By Steve Hansen
QCS Managing Editor
Two leaders of the Quay County opposition to the $600-million Ute Lake Pipeline Project indicated some disappointment Monday with draft results of a study they commissioned to determine how much water the lake could afford to give up.
The draft study results presented Monday to the Quay County Commission showed the lake could reliably surrender 18,800 acre-feet a year without affecting its wildlife and recreational value.
Ute Pipeline proponents estimate that more than 16,000 acre-feet would be siphoned from Ute Reservoir to the Ute Lake Pipeline to help alleviate projected shortages in Curry and Roosevelt counties, but the pipeline’s capacity is expected to be more than 24,000 acre-feet.
Zach Stein, an engineer for HDR, the Omaha-based engineering firm that conducted the study, said the new study’s projections are based on readings of water levels, weather conditions, evaporation, silt build-up and other factors that have occurred since 1940. Quay County communities, including Tucumcari, Logan, San Jon and Quay County government, pooled $50,000 to conduct the study.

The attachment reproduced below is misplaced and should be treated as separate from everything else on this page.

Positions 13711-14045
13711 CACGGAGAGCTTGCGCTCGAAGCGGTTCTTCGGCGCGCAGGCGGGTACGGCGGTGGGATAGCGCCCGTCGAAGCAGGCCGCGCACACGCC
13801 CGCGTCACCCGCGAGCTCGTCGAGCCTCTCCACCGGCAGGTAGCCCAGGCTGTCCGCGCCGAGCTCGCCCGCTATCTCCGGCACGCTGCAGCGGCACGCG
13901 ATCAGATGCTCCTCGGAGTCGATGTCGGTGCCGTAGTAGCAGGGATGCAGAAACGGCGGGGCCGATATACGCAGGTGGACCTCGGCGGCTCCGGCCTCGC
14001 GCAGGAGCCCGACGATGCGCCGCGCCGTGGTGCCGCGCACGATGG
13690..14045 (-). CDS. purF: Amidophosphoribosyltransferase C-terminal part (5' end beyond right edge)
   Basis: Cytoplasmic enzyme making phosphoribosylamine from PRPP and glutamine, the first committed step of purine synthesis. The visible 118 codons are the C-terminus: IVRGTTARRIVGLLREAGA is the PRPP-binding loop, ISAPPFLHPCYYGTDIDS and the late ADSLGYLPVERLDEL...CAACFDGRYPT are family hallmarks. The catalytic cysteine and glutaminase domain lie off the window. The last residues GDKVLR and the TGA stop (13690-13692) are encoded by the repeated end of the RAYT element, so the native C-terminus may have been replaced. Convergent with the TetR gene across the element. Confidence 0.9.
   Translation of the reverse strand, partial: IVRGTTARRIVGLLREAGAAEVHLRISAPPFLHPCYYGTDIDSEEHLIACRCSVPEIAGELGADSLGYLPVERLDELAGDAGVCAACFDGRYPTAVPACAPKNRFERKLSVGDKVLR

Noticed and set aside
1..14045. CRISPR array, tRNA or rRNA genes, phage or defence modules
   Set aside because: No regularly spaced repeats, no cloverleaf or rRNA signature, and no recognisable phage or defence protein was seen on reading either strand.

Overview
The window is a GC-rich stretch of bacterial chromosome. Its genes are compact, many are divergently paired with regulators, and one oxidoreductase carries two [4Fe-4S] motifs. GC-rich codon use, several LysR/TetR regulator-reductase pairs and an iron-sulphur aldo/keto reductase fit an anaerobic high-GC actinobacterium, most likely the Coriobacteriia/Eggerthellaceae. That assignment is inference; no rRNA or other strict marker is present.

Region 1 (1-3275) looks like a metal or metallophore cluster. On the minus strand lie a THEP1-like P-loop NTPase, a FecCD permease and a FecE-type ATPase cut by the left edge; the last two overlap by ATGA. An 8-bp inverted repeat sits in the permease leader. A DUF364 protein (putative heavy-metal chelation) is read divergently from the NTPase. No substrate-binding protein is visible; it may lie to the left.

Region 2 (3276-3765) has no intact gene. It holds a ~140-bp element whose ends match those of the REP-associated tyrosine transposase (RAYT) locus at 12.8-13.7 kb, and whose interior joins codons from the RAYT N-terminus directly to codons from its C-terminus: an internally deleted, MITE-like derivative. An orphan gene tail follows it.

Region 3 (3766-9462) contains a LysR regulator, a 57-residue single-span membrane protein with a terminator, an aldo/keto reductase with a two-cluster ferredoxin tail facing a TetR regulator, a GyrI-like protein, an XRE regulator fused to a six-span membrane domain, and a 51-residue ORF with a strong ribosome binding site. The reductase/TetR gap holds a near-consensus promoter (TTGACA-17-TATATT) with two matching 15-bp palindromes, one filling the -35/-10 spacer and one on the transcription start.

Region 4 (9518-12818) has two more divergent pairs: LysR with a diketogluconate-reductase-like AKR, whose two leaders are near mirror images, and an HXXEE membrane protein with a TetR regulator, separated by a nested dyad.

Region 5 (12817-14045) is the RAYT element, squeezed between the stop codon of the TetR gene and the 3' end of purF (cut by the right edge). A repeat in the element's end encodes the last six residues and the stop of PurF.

The study that Ute Pipeline proponents rely upon was conducted in 1994, and Quay County interests say that study does not adequately account for the effects of severe drought that has plagued the area since 2001. Despite the drought, Ute Pipeline advocates have stood firm on the validity of the 1994 study’s findings.
The 1994 study showed the lake could give up 22,000 acre-feet a year, about 17 percent more than the HDR study’s firm yield.
Tucumcari Mayor Robert Lumpkin suggested the new draft study’s results don’t give enough weight to current drought conditions.
“What if this drought doesn’t let up?” he asked. “We don’t know what the weather will be like over the next 20 years.”
If the pipeline had been in operation during the drought years, he said, there would have been times the lake was nearly dry, and in most years, the pipeline would have lowered the lake’s elevation to below “minimum pool,” the level required to maintain wildlife and recreation.
Larry Wallin, Logan’s village manager said he does not think the new study adequately accounts for the build-up of silt at the lake bottom. As silt builds up, he said the lake’s elevation must increase to assure it can hold the 193,000 acre feet of water it is authorized to contain. That means the elevation required to assure a “minimum pool” for wildlife and recreation must also rise.
Lumpkin agreed. The current “minimum pool” level of 3,741 feet above sea level might even have to rise as high as 3,756 feet to maintain the minimum pool as the silt accumulates.
“Our economy depends on Ute Lake,” Lumpkin said, citing the impact of fishing, boating and camping enthusiasts who visit the lake by the thousands in spring and summer.
He also said that he would hesitate to spend $600 million on a venture as risky as the Ute Lake Pipeline.